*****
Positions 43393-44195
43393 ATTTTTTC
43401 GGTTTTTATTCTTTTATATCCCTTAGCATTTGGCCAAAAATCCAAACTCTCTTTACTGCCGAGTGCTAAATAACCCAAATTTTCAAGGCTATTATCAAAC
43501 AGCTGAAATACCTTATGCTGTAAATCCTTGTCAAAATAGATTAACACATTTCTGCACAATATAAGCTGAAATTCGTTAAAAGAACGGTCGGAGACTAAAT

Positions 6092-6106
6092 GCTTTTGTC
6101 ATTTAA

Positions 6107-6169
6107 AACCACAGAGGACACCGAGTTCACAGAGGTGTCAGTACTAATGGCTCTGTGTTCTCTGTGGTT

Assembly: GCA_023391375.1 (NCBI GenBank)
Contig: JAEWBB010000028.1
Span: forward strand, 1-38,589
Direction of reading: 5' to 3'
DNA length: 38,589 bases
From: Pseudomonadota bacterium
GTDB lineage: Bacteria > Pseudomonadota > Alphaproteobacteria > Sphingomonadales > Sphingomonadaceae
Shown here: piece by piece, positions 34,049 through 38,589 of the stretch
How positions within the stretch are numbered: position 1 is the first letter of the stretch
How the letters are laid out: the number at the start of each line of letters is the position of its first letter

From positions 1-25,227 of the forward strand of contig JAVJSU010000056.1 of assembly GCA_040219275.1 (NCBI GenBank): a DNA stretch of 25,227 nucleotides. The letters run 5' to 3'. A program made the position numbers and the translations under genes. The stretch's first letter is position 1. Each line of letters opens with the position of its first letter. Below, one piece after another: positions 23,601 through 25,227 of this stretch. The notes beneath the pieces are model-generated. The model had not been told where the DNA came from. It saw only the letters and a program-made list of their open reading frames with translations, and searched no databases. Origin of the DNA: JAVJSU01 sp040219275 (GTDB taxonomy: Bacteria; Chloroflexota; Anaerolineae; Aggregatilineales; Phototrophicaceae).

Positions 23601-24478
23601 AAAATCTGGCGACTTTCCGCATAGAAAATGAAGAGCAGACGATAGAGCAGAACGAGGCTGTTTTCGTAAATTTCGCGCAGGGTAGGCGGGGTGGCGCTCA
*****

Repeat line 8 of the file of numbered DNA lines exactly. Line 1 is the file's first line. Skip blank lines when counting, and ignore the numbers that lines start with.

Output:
Positions 6107-6169